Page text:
The Covid-19 pandemic has brought some much-needed attention to the role of direct care worker. Prior to the pandemic, a direct care worker was neither a well-known profession nor a well-appreciated one. The pandemic has highlighted how essential the direct care worker role is in providing care and brought attention to the workforce shortage of this profession.
What do direct care workers do?
Direct Care Workers (DCWs), also referred to as Direct Support Professionals, provide hands on care, supervision, and emotional support to individuals in nursing homes, mental health facilities, assisted living facilities and home-care settings. Many Direct Care Workers are required to administer medications as prescribed as well as monitor and report any changes in physical, mental, or emotional conditions. Direct care work is often provided 24 hours a day 7 days a week to America’s most vulnerable populations. DCWs implement care plans and provide the largest amount of direct contact with individuals in these settings.
Why is their work so important?
Direct care workers are responsible for providing assistance to those who struggle with activities of daily living such as mobility, bathing, cooking, cleaning, or other abilities many of us take for granted. Direct care workers spend most of their time directly with the patient. They are the eyes and ears of the professional staff who may only have moments in time with the patient. Direct care workers can provide vital information to their care team.
Direct care workers offer comfort to those struggling with a variety of issues including mental health issues. Direct care workers may often be the only individual a person speaks to on a regular basis or may be the only person available to share good news or bad. Much of what a direct care worker provides is not something that is prescribed – it is the care they offer that is often undervalued.
What does it take to be a direct care worker?
Some might say direct care work is a calling. Others see it as an opportunity to gain valuable experience in the healthcare industry. Regardless of the reason, there are six essential skills necessary to be successful as a direct care worker:
Empathy: The ability to relate to another’s experiences or conditions, such as joy, suffering, sadness, or anger
Patience: Encouraging growth while moving at the pace of the person served
Compassion: Sympathetic awareness of the distress of the person served and a desire to alleviate it
Adaptability: Capability to adapt to new, different, and changing situations.
Reliability: Possessing the quality of being trustworthy or of performing consistently well.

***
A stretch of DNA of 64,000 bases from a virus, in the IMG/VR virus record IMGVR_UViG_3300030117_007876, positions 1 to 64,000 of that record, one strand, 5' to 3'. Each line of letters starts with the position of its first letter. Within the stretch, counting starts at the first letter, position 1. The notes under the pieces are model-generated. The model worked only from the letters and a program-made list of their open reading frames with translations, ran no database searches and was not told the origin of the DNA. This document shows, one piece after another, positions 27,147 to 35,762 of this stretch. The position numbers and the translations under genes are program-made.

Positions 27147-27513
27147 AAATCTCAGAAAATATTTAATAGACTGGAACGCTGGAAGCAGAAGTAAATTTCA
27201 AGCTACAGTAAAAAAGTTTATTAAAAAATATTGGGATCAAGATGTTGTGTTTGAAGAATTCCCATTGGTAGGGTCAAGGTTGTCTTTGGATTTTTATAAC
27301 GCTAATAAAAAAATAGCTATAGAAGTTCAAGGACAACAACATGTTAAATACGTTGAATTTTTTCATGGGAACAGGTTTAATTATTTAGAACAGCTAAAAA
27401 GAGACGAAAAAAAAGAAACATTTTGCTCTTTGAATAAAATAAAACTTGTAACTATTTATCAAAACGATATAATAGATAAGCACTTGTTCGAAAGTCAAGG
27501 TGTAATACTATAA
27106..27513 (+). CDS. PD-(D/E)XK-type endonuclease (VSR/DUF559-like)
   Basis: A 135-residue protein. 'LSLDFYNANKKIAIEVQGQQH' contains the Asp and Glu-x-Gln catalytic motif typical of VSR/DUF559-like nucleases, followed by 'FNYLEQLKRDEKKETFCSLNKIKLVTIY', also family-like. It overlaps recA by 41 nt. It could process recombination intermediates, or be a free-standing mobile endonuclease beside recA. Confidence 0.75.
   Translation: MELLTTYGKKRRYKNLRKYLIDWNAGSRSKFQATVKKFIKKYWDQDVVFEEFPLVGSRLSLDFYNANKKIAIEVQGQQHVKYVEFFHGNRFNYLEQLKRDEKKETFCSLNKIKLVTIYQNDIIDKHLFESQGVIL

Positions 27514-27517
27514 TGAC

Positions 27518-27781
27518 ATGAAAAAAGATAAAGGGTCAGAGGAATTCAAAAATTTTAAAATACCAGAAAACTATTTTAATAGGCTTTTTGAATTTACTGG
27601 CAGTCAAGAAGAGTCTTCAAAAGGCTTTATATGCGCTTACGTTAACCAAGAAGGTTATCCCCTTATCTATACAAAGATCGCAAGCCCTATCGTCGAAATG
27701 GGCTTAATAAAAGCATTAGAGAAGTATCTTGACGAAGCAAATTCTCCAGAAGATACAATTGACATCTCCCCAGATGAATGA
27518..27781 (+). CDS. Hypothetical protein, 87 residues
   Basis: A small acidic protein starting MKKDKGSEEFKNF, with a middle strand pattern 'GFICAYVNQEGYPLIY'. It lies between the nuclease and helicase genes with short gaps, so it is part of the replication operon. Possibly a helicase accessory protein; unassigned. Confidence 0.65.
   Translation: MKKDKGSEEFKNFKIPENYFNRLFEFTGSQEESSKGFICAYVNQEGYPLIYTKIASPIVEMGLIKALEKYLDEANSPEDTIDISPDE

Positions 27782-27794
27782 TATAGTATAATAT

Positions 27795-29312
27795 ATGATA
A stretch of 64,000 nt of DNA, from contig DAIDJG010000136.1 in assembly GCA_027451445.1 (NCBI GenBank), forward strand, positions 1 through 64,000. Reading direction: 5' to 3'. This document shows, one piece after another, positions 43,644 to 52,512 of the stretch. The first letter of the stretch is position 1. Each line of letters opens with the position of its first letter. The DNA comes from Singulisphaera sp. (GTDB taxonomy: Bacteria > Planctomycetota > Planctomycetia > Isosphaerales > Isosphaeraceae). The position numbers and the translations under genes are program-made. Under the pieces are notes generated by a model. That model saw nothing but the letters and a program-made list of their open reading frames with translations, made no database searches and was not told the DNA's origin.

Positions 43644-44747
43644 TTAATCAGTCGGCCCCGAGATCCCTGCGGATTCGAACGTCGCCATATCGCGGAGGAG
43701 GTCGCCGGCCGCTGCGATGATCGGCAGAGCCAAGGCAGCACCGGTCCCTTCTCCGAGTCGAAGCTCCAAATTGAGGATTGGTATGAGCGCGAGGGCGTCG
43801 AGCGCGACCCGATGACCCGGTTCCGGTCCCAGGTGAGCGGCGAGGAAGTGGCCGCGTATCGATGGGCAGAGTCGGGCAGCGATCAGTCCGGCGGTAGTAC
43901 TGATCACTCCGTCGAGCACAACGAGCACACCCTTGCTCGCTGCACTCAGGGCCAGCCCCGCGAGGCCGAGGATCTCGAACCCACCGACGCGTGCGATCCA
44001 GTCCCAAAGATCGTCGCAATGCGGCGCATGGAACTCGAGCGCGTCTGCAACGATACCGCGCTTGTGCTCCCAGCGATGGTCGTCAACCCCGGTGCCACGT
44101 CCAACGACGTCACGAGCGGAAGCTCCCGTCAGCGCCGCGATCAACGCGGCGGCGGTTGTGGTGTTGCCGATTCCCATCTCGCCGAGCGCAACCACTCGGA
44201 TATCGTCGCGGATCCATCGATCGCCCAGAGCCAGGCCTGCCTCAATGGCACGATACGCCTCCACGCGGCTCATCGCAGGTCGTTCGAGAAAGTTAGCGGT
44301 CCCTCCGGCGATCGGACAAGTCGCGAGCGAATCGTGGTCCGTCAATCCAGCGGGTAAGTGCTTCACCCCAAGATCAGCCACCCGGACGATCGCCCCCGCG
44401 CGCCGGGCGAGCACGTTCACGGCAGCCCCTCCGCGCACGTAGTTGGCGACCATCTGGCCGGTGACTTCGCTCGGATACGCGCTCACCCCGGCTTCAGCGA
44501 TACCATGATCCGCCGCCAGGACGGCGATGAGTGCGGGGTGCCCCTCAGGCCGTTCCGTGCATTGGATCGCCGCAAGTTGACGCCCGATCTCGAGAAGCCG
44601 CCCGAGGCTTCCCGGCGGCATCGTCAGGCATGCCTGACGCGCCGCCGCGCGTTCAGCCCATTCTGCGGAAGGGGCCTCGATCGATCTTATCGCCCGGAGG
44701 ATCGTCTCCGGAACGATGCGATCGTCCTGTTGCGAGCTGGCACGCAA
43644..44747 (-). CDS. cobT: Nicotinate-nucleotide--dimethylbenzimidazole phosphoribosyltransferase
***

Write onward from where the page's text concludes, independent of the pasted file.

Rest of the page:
Attentiveness: Attending to the comfort, well-being or wishes of the person served.
What are the benefits of being a direct care worker?
Although the work can be challenging there are many benefits to being a direct care worker. Those benefits include:
Rewarding and meaningful work
Ability to express and use inherent skills
Flexible hours for those who need a non-traditional schedule
The opportunity to grow interpersonal skills
There is a high need/demand for this type of work
What has impacted the direct care worker shortage?
There are many factors that have led to individuals leaving the direct care worker profession as well as preventing individuals from entering the direct care worker profession. Some of these factors include low wages or lack of guaranteed hours. Many agencies that employ direct care workers have limited employee benefits such as health insurance coverage, sick leave, or retirement benefits. The environments in which direct care workers are employed have high levels of physical and emotional stress and lack supervision or management support. The stress experienced by direct care workers is often due to inadequate training. Individuals employed as direct care workers are often not respected for their knowledge and skills and are not provided professional growth opportunities.
What is the future of the Direct Care Worker workforce?
The need for direct care workers is expected to increase over the next 10 years due to a growing population that needs their support. While the need increases, the vacancy rate for direct care workers is also expected to increase. The future of the direct care workers workforce will require creative recruitment and retention strategies. Without a focus on developing this important workforce, our most vulnerable will not have the assistance they need or quality of care they deserve.
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